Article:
|Version 1 (modified by kevin, 3 years ago)|
The A5 has only three hardware buttons, which nominally control power, volume up and volume down. If you're using udev, then the volume button events should appear at /dev/input1, while the power button event comes in to /dev/input0. Both these source are compatible with the X evdev driver and look like ordinary keypresses. However, in Angstrom Linux (and probably most other Linux flavours), only the volume buttons at input1 are mapped to the evdev driver. input0 generates no X events at all.
The reason for this is that the driver does no identify itself as having `input.keys' capability, so the standard HAL rules don't connect it to the appropriate X driver. The fix for this is to add the following <match> section to /usr/share/hal/fdi/policy/10osvendor/10-x11-input.fd:
<match key="input.product" string="atmega-key"> <merge key="input.x11_driver" type="string">keyboard</merge> <match key="/org/freedesktop/Hal/devices/computer:system.kernel.name" string="Linux"> <merge key="input.x11_driver" type="string">evdev</merge> </match> </match>
Note that although the volume and (with the above fix) power buttons can generate X events, the key codes are unlikely to be mapped onto anything useful. You'll probably need to xmodmap them to useful keysyms, according to what you want to do with them.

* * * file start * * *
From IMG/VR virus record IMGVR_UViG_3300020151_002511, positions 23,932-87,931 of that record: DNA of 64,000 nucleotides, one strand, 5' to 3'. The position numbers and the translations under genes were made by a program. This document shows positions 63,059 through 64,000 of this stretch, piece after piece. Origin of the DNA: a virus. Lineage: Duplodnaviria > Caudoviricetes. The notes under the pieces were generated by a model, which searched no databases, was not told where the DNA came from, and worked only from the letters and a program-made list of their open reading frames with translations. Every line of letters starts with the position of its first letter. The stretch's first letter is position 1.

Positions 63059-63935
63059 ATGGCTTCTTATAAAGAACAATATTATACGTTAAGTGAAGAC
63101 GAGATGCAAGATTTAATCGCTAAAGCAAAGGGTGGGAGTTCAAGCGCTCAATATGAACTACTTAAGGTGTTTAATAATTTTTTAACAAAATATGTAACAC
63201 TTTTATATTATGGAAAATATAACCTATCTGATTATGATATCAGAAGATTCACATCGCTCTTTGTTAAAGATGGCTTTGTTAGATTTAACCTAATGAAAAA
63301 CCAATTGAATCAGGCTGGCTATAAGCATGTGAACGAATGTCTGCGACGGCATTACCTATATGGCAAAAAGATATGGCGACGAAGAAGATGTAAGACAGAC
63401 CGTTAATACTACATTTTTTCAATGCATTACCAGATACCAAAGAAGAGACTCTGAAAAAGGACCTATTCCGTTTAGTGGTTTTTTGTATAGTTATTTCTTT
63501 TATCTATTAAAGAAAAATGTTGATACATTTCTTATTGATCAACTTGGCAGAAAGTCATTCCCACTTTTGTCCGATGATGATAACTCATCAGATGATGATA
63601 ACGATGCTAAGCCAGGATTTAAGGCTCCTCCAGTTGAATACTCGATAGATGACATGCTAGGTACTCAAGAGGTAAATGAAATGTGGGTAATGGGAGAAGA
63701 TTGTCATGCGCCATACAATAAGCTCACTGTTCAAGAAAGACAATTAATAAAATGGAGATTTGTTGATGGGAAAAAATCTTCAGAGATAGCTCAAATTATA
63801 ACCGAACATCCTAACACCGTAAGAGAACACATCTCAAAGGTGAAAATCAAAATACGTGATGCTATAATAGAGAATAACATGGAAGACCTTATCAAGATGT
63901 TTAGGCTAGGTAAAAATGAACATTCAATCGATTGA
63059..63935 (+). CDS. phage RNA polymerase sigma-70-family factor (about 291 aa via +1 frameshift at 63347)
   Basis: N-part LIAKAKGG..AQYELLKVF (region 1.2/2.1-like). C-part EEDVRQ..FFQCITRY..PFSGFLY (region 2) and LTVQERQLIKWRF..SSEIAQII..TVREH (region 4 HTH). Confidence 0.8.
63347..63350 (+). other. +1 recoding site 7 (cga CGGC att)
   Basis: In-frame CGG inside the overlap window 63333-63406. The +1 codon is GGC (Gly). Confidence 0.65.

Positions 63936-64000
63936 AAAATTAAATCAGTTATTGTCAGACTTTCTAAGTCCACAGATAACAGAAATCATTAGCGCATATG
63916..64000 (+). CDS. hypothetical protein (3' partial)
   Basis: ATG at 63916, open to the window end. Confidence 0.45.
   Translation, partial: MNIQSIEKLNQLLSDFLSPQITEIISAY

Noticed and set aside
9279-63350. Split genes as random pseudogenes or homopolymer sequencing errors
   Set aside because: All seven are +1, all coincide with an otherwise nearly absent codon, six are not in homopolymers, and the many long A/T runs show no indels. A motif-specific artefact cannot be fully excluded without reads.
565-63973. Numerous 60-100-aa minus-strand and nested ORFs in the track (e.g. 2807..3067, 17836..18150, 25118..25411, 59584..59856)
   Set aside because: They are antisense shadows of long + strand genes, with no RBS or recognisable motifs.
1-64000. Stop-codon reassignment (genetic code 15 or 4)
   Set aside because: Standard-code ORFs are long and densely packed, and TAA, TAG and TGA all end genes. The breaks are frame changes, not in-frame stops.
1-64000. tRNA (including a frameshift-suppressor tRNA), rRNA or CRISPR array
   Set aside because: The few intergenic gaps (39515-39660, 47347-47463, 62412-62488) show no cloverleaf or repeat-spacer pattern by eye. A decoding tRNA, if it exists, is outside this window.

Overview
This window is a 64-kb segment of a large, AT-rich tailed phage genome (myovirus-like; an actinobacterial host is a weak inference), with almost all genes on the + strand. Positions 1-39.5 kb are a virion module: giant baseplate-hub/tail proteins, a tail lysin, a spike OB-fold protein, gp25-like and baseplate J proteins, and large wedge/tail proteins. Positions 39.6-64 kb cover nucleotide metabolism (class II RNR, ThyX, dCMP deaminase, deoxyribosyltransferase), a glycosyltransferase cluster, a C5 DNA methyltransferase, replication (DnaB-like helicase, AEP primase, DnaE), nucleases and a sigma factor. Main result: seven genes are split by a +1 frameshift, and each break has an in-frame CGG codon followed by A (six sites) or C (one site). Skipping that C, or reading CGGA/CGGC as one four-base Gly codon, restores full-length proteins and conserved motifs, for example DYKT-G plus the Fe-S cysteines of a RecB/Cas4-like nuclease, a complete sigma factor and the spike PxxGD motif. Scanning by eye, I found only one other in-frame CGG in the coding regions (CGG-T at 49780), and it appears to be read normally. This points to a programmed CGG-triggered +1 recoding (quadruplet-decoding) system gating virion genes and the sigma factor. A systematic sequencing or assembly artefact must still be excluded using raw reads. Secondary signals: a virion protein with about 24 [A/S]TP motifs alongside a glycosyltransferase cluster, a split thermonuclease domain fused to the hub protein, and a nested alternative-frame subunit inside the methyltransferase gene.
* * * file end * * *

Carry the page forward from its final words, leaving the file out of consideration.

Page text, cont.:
xmodmap -e 'keycode 123 = XF86AudioRaiseVolume' xmodmap -e 'keycode 122 = XF86AudioLowerVolume' xmodmap -e 'keycode 124 = XF86PowerOff'
You've still got the problem of finding software that will handle these keysyms and do something useful. The `keylaunch' utility provided with Angtrom is a possibility for simple jobs. It allows arbitrary keysyms to be mapped to shell commands. The following /etc/keylaunchrc might be a starting point:
key=????XF86AudioLowerVolume:~aumix -v -5 key=????XF86AudioRaiseVolume:~aumix -v +5
In addition, some window managers provide similar functionality. However, I had no success at all getting the Matchbox window manager, which is standard with Angstrom, to do anything useful with the volume keys.
All the hardware keys bounce ferociously. That is, they generate keyup/keydown events at speed so long as they are depressed. Whatever software you use to handle these keys needs to be able to cope with these multiple events. See also debouncing the touch panel.